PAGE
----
A Metaverse customer experience

Welcome to my Metaverse day! Today I will take you to a journey when I vision how Metaverse will be affecting our tourism and customer experience in the future. In some cases this future is already here but not that many businesses are thinking about how they will be using the Metaverse this way. Yet.

  1. Planning my physical world trip
  2. Adding even more extras
  3. Would this scenario already be possible?
  4. The Future looks good

Planning my physical world trip

Let’s start my day as a person who wants to book a trip to the hotel or resort. Typically (today) we go to the hotel website and mostly only get pictures about generic – or best decorated – hotel rooms, lobby, reception and so on. From all those pictures you can not create a big picture what the place is like. You don’t see anything about corridors, accessibility (if you can move around easily with a wheelchair or is there a lots of stairs if you have a bad knee for example) or do you like the overall feel or not. And what about the view from the room window? The answer to this would be the Digital Twin of the hotel and all rooms. It would contain at minimum a Lidar + camera scanned hotel interior and in resorts also everything connected to the hotel: pools, spa and exterior areas.

Photo by Asad Photo Maldives on Pexels.com

I use my tablet browser to navigate to the hotel site, and from there I choose their Metaverse experience. This allows me to explore the hotel fully and look around how the lobby looks like, do I like the bar, check on accessibility (since I know a couple relatives with these needs is going to book their trip as well) and of course I want to check out rooms. Using the menu I jump to the floor map with highlighted rooms to my search criteria (room type, price and so on) and enter the first room. As I can freely look around the room I know things I like or not – this doesn’t have a King size bed so I refine my search and jump to the next room. Checking it out I can view the room again – the bed looks good, interior is fine, bathroom has a spacious shower and finally the view from the window is nice as well. Inside the room I can then book this specific room to my stay. After booking the room I can see hotspots becoming active on tables and bed, allowing me to choose options that I want to add to my stay experience. Since I’ll be there on quality time with my wife, yes I definitely want us to have champange in ice waiting for us along with a few roses when we arrive. I also select us tickets to the nearby theater for the show running during our stay. Confirming these first, this room converts to my reservation center, so I can manage the stay also from here.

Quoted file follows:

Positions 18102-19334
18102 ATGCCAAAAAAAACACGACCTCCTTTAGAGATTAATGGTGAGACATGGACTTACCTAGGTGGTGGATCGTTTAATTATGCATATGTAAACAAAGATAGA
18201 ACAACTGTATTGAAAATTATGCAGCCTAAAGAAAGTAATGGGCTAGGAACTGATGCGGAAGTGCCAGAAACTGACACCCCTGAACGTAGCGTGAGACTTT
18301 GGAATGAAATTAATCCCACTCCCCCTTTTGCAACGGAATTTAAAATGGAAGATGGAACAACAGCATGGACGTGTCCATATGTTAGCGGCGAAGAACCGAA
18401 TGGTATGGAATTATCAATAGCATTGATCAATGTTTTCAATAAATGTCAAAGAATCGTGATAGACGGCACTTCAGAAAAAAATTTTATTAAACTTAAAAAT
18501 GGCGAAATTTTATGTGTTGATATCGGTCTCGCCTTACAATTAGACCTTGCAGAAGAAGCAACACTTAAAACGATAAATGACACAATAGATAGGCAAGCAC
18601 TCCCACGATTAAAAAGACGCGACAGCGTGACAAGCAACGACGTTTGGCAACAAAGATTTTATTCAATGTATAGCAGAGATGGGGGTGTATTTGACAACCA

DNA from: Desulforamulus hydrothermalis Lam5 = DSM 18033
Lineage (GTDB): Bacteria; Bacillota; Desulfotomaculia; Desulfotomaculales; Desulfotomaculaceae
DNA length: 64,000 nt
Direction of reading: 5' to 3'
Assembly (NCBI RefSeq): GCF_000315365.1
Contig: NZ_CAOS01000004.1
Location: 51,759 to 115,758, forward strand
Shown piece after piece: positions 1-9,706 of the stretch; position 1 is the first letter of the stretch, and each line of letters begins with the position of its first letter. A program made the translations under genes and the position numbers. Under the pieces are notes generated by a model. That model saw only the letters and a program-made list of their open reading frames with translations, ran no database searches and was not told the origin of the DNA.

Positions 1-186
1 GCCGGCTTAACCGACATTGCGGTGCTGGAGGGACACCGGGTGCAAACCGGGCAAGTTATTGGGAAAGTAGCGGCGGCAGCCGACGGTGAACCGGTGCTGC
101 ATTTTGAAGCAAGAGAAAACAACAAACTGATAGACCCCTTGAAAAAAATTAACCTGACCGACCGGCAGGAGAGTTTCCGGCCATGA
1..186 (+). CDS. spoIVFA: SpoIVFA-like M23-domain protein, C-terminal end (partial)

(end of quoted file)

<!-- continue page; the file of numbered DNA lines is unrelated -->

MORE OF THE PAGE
Adding even more extras

Since there is also a spa next to the hotel, I jump to it’s Metaverse experience and see it has been created as immersive version. Grabbing my VR/AR Headset and wearing the I get to see the spa as realisticly as possible (empty of guests, of course). As I check it around I want to accompany that to my hotel stay and add us tickets there, connected to our hotel reservation (going through the same billing). Looking around the spa I book us a private sauna and jacuzzi, with some refreshments (and option to order more when it there, of course).

Photo by fauxels on Pexels.com

Being happy with the spa, theater and the room I confirm selections. In the confirmation I can see I can view my stay experience if I want to share the hype with my wife in advance- but perhaps it works out better as a nice surprise.

Would this scenario already be possible?

Today it is already possible to lidar-scan interiors and exteriors, and connect that Digital Twin to the customer path experience. Scanning isn’t something new – it has been here for some years and real estates are already using that to highlight apartments and houses. It is also easy to add more information to these models via hotspots, and adding customer path & purchase experience is just a matter of developing it. With this example I wanted to highlight how Metaverse tech and Web3 could be already used to improve our experience from the planning phase. And for businsses it would mean customers would be more easily adding extras to the room reservations. I could see this used first on those hotels and resorts that want to offer quality to customers and stand out on the market- realizing that this would make them stand out better and people would be more happy about their experience. How many times we have seen those “rooms with a view” having the view of the backstreet alley from their window?

As example in my recent hotel visit I scanned the room and added a few hotspots there to show more information.

3D tour in video version. In reality you can roam around the room freely and click on hotspots.

Hows the 3D representation compared to the way we see today?

The Future looks good

No, you can not do everything easily today that I visioned in my Metaverse day experience earlier in this article. Or you could, but it would require quite a lot of work today. Tomorrow (=soon) it will be much easier, but if you wait until tomorrow without doing anything you are already late when it becomes a reasonable option. Thinking technical stuff like integrations and the whole customer path experience is important – but if you don’t have a roadmap or vision where you want to be you never start. Remember that tech is easy after all – it will come and if you are ready and do the groundwork properly – the next step in the Metaverse Day is easier than you think today.

2 thoughts on “A Metaverse customer experience

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